2. 2.0 2.1 "WHOCC - ATC/DDD Index". www.whocc.no. Archived from the original on 27 November 2020. Retrieved 20 September 2020.
  3. "Atripla 600 mg/200 mg/245 mg film coated tablets - Summary of Product Characteristics (SmPC)". (emc). 2 March 2020. Archived from the original on 10 August 2020. Retrieved 31 March 2020.
  4. 4.0 4.1 4.2 4.3 4.4 World Health Organization (2009). Stuart MC, Kouimtzi M, Hill SR (eds.). WHO Model Formulary 2008. World Health Organization. p. 160. hdl:10665/44053. ISBN 9789241547659.
  5. 5.0 5.1 5.2 5.3 "Atripla EPAR". European Medicines Agency (EMA). 7 July 2008. Archived from the original on 12 August 2020. Retrieved 31 March 2020.
  6. 6.0 6.1 6.2 6.3 6.4 6.5 6.6 "Atripla- efavirenz, emtricitabine, and tenofovir disoproxil fumarate tablet, film coated". DailyMed. 5 November 2019. Archived from the original on 30 November 2020. Retrieved 3 February 2020.
  7. World Health Organization (2019). World Health Organization model list of essential medicines: 21st list 2019. Geneva: World Health Organization. hdl:10665/325771. WHO/MVP/EMP/IAU/2019.06. License: CC BY-NC-SA 3.0 IGO.
  8. "Efavirenz + Emtricitabine + Tenofovir Df". International Drug Price Indicator Guide. Archived from the original on 22 January 2018. Retrieved 28 November 2016.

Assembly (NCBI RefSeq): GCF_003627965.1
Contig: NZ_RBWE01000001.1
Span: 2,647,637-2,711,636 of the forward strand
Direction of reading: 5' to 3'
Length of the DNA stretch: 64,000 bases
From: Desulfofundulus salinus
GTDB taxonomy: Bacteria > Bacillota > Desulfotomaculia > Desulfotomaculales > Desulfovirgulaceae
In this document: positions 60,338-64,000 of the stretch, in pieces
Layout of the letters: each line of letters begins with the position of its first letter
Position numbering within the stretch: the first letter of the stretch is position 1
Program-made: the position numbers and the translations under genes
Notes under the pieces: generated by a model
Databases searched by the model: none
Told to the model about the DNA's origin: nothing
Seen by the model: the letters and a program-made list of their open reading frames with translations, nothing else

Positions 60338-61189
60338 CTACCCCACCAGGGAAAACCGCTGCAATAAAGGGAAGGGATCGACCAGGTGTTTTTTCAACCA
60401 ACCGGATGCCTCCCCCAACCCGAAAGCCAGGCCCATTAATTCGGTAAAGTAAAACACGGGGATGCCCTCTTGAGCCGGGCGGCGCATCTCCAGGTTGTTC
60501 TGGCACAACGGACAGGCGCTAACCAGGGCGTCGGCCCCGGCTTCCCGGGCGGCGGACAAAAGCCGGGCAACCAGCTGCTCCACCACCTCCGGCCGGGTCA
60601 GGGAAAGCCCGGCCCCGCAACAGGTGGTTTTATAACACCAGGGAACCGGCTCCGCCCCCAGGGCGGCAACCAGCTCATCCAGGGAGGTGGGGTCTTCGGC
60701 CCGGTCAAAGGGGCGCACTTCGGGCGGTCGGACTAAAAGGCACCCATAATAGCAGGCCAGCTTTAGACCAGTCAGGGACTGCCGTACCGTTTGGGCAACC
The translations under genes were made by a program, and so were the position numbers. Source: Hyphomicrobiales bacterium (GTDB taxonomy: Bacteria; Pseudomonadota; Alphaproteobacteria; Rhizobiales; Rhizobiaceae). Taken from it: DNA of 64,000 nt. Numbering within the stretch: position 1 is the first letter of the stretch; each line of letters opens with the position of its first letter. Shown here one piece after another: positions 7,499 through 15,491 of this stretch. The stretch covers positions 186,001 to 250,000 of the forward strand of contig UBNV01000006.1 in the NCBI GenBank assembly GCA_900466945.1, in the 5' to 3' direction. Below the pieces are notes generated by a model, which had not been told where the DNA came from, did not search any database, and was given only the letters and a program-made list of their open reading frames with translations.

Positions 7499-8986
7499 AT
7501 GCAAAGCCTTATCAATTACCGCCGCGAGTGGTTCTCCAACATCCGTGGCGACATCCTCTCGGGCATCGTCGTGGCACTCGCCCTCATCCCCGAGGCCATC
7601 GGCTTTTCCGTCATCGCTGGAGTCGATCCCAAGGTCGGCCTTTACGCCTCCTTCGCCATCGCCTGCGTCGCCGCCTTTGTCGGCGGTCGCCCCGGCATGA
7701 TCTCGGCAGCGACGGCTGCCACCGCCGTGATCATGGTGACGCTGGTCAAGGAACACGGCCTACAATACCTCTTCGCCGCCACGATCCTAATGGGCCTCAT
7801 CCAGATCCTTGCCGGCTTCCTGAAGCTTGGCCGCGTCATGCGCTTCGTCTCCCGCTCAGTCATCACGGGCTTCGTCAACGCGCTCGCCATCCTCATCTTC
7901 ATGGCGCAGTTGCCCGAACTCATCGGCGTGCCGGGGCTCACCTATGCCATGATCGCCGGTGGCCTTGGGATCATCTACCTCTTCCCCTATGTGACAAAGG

9. "NADAC as of 2016-12-07 | Data.Medicaid.gov". Centers for Medicare and Medicaid Services. Archived from the original on 21 December 2016. Retrieved 12 December 2016.
  10. British National Formulary (BNF) 69 (69 ed.). Pharmaceutical Press. 2015. p. 423. ISBN 9780857111562.
  11. "Possible Side Effects of Atripla". Bristol-Myers Squibb & Gilead Sciences, LLC. 2008. Archived from the original on 2009-03-03. Retrieved 2010-01-03.
  12. "Panel on Antiretroviral Guidelines for Adults and Adolescents. Guidelines for the use of antiretroviral agents in HIV-1-infected adults and adolescents" (PDF). Archived (PDF) from the original on 1 November 2016. Retrieved 19 October 2012.
  13. "Medicines You Should Not Take with Atripla". Bristol-Myers Squibb & Gilead Sciences, LLC. 2008. Archived from the original on 2009-12-17. Retrieved 2010-01-03.
  14. "HIV Medication List - AIDS Drugs:". AIDS Drugs HIV Reference. aidsdrugsonline. 2009. Archived from the original on December 26, 2008. Retrieved 2010-01-03.
  15. "Medicines Patent Pool Signs Licence Agreement with Gilead to Increase Access to HIV/AIDS Medicines". Archived from the original on 2014-02-19.
  16. "HIV & AIDS Information :: Merck cuts price of efavirenz for developing countries again". Archived from the original on 2014-02-19.
  17. "Search for Tradename: Atripla". Drug Patent Watch. 2010. Archived from the original on 2011-08-15. Retrieved 2010-01-03.
  18. "Merck To Register, Lower Cost Of Antiretroviral Atripla In Developing Countries". Medical News Today. 23 February 2007. Archived from the original on 2010-07-03. Retrieved 2010-01-03.

External links